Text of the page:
Child malnutrition eliminated in Cuba, In U.S. nearly a quarter of children hungry

By Corey Uhl |
October 1, 2012

The advances of the Cuban revolution have brought real improvements to people’s lives. A report made by the United Nations Children Fund (UNICEF), titled “Progress for Children: A Report Card on Nutrition,” gave the resilient island country a nod for being the only country in Latin America and the Caribbean to have eliminated malnutrition for children. The report also noted that the Cuban government has vowed to eliminate poverty and reach complete environmental sustainability by 2015, a year which approaches with great strides toward this end already taking place. This is a huge victory for Cubans, as they have faced over five decades of unjust blockade by the U.S. government and constant threats from hurricanes and other natural disasters.

It is clear that the U.S. government might learn a lesson from its neighbor to the south, rather than interfering with the Cubans’ right to determine their own history. Since the U.S. in particular has a Gross Domestic Product of $15 trillion annually and a population of 311 million people, it is worth noting that, as of 2010, nearly one third of the population live in homes that experience hunger. Not only this, but 22% of the children in the U.S. live in poverty. Overall, 14% of the population lives in poverty. This has been on a steady increase since the year 2000.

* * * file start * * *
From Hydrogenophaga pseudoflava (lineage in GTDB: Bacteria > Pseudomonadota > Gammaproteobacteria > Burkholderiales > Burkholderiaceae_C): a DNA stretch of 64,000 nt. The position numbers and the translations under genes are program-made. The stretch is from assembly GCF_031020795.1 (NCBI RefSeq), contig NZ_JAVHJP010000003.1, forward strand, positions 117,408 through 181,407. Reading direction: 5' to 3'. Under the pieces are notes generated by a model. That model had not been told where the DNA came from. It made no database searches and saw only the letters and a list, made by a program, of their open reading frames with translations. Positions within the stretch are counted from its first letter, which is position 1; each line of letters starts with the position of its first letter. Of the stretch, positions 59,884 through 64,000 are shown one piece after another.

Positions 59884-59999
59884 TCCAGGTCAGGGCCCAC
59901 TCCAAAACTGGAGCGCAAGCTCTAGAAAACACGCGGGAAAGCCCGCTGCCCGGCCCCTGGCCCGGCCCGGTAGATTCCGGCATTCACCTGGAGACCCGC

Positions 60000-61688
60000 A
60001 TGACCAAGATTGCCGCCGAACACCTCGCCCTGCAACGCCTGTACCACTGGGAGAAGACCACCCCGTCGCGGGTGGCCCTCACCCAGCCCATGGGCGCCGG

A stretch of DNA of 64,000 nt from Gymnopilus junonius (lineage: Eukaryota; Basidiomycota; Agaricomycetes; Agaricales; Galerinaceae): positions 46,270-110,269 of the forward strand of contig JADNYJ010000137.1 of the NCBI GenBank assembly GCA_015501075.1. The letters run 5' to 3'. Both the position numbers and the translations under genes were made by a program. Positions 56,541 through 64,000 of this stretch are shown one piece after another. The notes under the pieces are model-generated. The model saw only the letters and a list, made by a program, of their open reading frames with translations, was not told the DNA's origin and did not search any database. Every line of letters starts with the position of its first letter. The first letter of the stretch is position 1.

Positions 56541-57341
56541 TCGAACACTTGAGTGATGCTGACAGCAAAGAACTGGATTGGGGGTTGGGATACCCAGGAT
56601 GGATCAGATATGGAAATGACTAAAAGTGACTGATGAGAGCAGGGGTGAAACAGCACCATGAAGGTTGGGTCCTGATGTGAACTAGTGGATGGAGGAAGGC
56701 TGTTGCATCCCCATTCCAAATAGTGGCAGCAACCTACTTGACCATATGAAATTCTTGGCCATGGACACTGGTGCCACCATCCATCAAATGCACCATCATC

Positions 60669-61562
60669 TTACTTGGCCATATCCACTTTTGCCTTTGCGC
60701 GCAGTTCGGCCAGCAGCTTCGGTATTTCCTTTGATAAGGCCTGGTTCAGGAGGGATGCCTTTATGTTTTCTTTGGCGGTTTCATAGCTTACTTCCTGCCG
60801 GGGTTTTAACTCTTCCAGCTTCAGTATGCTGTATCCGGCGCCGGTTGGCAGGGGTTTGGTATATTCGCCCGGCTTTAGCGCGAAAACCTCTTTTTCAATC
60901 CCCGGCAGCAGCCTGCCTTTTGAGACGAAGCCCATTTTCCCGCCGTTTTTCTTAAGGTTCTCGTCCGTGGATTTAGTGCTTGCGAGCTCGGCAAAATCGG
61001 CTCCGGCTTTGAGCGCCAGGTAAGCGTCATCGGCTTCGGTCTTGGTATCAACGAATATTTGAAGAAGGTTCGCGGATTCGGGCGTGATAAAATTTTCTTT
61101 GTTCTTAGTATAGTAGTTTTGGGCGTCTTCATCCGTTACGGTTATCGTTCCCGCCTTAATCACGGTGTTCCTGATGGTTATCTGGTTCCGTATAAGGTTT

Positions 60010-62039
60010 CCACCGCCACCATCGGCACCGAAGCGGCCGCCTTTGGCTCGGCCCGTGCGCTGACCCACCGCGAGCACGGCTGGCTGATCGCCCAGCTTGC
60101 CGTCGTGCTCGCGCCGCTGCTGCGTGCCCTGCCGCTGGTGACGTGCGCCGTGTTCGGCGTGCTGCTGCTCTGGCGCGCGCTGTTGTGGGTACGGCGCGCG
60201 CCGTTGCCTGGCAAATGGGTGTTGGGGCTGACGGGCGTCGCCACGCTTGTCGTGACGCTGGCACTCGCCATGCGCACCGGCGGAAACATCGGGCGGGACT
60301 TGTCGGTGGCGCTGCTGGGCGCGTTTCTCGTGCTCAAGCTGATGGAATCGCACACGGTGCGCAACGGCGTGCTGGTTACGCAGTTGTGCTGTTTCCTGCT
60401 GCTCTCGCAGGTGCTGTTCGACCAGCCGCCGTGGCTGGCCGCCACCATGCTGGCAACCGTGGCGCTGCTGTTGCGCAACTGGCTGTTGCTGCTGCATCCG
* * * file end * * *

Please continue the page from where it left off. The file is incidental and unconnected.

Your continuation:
The state of Florida, being only 90 miles from the city of Havana, Cuba, is noted for having a higher than average rate of food insecure homes in the country, at 16%.

Marisol Marquez, who worked as a teaching assistant in a Tampa elementary school, recalled the experience of teaching one student who was experiencing hunger: “One of my students was born in Mexico and her parents were undocumented. They had left Alabama after the state legislature passed a racist law targeting undocumented people. Despite how hard they worked, they also had problems feeding their children, one of whom was nine-year old Heidi. She always appeared to be starving in class before lunchtime, and so I would help provide her with snacks despite my own hourly wage of $8.25.”

Students like the one above are able to receive a free lunch at the school Ms. Marquez taught at, but only if they filled out several forms. One way the Cuban government has combatted child hunger in their country is through providing free meals (breakfast and lunch) at their schools, for both students and the workers at these institutions. Not only this, but the government also has implemented a program which provides food to homes for those at risk of hunger. Baskets filled with staple foods are delivered weekly to ensure that no child on the island goes without a meal.

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